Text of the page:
Continuing the photo tour of the damage to Ladera Frutal resulting from the freeze of 2007. It has now been two weeks since the first of five nights of freezing temperatures. Over this time, damage that was not at first apparent has become quite evident.
Entering the avocado grove from its lowest part, the appearance is really grim. These trees may have survived, but they will be severely set back and may not fruit again for a few years.
However, enter the grove and things start to look a lot better.
These trees, just a few short steps from the ones in the first photo, are mostly OK. Only the very tops are “burnt” from the freeze. Obviously, the warmth of the trees themselves helped the trees protect one another. These trees will be OK by next year.
Still farther into the grove, and things look almost normal.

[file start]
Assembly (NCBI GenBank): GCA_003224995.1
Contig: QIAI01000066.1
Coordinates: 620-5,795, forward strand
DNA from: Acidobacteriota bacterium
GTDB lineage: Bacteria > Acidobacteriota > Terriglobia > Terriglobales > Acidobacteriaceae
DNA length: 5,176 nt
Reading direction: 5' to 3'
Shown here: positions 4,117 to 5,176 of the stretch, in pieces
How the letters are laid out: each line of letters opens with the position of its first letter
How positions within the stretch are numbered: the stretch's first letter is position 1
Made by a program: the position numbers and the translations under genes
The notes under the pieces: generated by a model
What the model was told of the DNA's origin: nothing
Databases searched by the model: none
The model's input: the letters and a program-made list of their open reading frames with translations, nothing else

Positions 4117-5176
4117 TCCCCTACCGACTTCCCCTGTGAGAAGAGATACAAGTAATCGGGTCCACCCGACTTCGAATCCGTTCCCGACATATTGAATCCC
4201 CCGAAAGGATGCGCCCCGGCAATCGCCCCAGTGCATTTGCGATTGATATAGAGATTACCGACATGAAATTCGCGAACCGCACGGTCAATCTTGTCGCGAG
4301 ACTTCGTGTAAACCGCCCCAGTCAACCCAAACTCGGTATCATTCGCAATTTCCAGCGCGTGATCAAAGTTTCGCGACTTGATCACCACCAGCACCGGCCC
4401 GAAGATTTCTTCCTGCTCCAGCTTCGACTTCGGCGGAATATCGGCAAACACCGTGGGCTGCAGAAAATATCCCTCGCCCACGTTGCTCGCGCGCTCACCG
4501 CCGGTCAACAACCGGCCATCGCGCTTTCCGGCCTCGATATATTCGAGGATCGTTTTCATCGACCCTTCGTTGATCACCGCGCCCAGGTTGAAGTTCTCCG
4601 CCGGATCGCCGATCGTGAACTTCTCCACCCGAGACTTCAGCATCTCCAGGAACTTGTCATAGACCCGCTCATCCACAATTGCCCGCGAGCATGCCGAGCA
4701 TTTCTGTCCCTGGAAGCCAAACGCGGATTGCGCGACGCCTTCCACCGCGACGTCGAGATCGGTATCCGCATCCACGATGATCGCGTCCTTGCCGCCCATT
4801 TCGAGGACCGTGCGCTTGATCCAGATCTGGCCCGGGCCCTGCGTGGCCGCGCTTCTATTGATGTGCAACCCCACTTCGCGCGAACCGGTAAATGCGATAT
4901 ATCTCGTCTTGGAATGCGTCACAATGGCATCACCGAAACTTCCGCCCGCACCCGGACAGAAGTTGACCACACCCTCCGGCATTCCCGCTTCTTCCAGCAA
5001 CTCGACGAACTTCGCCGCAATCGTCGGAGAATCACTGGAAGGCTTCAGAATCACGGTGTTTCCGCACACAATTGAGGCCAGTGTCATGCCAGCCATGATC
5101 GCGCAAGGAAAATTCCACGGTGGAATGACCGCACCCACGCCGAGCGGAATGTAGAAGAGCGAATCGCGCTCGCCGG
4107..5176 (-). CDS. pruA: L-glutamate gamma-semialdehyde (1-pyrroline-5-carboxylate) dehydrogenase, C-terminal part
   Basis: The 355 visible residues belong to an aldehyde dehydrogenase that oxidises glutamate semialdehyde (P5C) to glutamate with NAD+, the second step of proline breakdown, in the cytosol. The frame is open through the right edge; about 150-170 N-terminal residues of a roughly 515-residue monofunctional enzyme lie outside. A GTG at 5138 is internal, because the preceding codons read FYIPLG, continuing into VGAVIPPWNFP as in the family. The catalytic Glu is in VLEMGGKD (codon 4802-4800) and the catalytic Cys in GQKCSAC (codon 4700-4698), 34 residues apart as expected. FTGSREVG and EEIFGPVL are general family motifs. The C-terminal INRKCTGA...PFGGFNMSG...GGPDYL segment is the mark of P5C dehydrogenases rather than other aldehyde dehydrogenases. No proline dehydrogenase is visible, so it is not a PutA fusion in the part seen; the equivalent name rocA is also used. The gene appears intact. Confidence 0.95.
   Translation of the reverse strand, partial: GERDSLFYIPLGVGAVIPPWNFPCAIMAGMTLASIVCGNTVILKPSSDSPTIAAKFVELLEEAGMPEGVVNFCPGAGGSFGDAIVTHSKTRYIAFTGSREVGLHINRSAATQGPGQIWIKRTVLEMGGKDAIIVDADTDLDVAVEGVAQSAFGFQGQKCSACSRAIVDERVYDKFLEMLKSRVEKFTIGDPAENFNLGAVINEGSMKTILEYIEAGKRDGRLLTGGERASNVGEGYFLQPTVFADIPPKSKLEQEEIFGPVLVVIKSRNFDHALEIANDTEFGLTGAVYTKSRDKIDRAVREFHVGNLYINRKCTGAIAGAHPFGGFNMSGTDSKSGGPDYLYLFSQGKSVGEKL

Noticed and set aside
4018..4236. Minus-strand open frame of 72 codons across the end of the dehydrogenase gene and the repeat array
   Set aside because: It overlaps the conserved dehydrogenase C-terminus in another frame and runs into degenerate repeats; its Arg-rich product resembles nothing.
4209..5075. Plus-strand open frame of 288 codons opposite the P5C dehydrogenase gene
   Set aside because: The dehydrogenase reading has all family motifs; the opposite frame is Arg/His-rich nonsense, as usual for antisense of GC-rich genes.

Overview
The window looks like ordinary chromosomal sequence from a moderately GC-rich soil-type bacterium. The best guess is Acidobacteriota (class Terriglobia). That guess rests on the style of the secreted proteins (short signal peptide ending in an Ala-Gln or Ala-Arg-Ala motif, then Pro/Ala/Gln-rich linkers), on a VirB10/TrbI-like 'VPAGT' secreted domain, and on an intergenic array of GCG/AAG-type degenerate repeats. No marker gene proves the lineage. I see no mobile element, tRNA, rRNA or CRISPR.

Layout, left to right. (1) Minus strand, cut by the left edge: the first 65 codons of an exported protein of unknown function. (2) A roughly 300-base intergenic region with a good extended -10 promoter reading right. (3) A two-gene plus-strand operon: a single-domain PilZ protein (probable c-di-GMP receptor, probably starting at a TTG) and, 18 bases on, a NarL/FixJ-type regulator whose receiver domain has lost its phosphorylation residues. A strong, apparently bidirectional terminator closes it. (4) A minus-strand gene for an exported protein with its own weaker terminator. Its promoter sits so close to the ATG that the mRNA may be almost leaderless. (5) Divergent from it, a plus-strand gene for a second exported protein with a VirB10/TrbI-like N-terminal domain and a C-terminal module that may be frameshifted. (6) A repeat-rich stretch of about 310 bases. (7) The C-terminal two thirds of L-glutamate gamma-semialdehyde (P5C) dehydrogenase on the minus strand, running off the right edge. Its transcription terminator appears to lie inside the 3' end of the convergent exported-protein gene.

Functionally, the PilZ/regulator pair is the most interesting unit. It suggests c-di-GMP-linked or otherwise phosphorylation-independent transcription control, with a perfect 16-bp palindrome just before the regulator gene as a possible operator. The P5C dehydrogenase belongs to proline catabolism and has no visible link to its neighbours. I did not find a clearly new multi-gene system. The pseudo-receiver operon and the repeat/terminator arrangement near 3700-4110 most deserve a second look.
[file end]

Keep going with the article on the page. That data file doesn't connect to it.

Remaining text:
Up at the very top of our grove, you can look out over the entire grove. Only light damage is visible from here. Naturally, given the way cold air sinks, the upper part of the slope sustained less damage.
At the very top of this photo, however, you can see the neighbor’s grove. Although it is hard to tell from the photo, by the naked eye, even from this far away, it is clear that his trees were severely damaged. I always wondered why anyone would try to grow Hass avocados in the canyon bottom. He planted these trees only a few years ago, and he may have lost them now. (Click here for a view from a lower vantage point, which shows the grey disaster that is his grove.)
Almost all the avocado groves that I have passed by in recent days in the area have considerable damage. However, it is clearly worse on the canyon wall opposite ours–their north slope meant more hours of cold–and in some low-lying areas (like the neighbor’s) that are marginal for Hass avocados even in a normal year. This, of course, has been no normal year.
Many more photos, tagged “freezeof2007” at the Flickr set.